Miami Man Sues France After Country Seizes 'Multi-million Dollar' Domain Name

French flag
This file photo shows a French man holding a French flag at a political rally in Perpignan, France, on April 15, 2017. REUTERS/Jean-Paul Pelissier

Updated | A Miami-based man is suing France over a disputed domain name, which he believes was unfairly seized after more than 20 years of ownership.

French-born Jean-Noel Frydman is suing the country for "cybersquatting" on the domain name, CNBC reported. The site was first registered in 1994 but was seized by French authorities in March after a three-year court battle.

Frydman claimed that the domain is worth millions of dollars per year and that it was taken without warning or compensation.

Frydman spent two decades building his site, which was conceived as a "digital kiosk" for Francophiles in the U.S. The first website included information on French culture and a section on travel to the country.

In this file photo, a cyclist passes a French flag in Paris, France, on May 6, 2017. was originally set up as a digital platform for fans of French culture and travel. REUTERS/Jean-Paul Pelissier

A new website has been set up to chart the history of the page, which Frydman said was developed in "constant partnership" with "various entities and branches of the French government who were not only aware of's existence, but consistently encouraged and supported its initiatives and activities."

"For 22 years we promoted France," Frydman told Newsweek. "Our efforts ended up sending tens of millions of dollars to France."

In 2015, the French government launched proceedings in France to acquire the domain name, claiming Frydman had created it in bad faith and was not authorized by the state to use it. Frydman said the challenge "is not only groundless and absurd, it's entirely dishonest." He claimed France has no exclusive right to the name in the U.S.

After a Paris appeals court supported the government's position, the company transferred ownership to the country's Ministry of Foreign Affairs in March 2018. Frydman said he was given no warning and no compensation.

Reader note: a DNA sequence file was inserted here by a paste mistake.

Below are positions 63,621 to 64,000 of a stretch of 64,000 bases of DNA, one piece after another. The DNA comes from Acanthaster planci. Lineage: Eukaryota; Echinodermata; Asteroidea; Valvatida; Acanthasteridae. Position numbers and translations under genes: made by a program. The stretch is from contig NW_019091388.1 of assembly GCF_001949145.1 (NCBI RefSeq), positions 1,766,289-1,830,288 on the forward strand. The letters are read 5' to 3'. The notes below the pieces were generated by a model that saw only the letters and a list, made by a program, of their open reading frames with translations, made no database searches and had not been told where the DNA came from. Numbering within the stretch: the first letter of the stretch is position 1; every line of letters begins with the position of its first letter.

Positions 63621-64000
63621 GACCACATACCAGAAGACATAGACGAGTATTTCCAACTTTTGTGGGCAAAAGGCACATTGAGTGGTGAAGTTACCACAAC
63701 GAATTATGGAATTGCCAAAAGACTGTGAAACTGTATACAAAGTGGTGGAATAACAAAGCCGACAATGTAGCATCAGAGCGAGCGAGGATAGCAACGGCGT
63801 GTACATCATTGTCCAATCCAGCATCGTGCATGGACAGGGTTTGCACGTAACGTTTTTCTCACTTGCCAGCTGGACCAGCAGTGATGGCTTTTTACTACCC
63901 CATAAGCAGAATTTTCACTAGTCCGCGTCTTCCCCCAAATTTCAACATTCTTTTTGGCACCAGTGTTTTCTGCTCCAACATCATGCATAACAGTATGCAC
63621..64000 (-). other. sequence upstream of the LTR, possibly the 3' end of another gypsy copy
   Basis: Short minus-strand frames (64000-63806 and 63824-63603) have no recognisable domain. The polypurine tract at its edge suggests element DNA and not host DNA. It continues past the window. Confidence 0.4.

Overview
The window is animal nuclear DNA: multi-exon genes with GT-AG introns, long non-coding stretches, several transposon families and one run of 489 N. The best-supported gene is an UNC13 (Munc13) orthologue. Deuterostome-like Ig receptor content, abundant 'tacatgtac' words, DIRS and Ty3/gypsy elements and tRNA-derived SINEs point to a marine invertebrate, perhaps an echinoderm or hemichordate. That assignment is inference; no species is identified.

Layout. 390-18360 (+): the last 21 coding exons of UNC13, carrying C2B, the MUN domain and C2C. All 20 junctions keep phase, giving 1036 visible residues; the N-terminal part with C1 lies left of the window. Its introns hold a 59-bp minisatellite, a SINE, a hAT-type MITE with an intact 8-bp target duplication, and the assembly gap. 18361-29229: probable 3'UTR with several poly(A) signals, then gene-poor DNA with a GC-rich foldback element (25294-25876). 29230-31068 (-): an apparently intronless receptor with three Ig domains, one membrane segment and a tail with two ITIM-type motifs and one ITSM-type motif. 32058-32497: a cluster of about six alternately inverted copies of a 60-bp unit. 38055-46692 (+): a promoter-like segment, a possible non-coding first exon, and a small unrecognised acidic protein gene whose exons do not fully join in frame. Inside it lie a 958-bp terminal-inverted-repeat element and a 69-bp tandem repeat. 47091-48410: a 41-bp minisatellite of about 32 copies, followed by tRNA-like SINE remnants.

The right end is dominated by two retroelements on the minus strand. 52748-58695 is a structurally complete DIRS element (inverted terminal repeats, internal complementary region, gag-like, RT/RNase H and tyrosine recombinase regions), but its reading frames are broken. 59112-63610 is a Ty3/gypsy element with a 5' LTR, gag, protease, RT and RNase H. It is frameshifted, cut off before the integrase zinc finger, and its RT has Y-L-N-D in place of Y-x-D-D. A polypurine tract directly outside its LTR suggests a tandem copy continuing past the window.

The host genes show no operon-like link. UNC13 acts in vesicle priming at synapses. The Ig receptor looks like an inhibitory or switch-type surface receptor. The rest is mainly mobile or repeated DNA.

"I've never been treated like that by any company anywhere in the world. If it happened to me, it can happen to anyone," Frydman told Ars Technica. The URL now redirects to the English version of the state tourism site.

"It's 100 percent of our traffic, of our revenue; it's everything," Frydman told Newsweek. "It has destroyed 20 years of investment, of goodwill, of work."

In response, a lawsuit filed by Frydman accused France of "cybersquatting" and "reverse domain-name hijacking." The suit was filed in Virginia and names the French Republic, government tourist agency Atout France, the country's Ministry of Foreign Affairs, Foreign Minister Jean-Yves Le Drian and internet company Verisign as defendants.

The suit said the defendants "misused the French judicial system to seize the domain" under what it calls "the erroneous theory that defendants were inherently entitled to take the domain because it included the word 'France.'"

The action demands the return of the domain to Frydman, and compensation for lost earnings in the period when it was owned by the French government. This could be a significant fee as the court documents claim the advertising revenue for the website ran into the millions of dollars per year.

Asked if he thinks his challenge will be successful, Frydman responded: "I am very confident and my lawyers are very confident. It's a very clear case of an expropriation that is totally illegal."

Correction: This article has been updated to clarify Jean-Noel Frydman's current place of residence and include additional comments.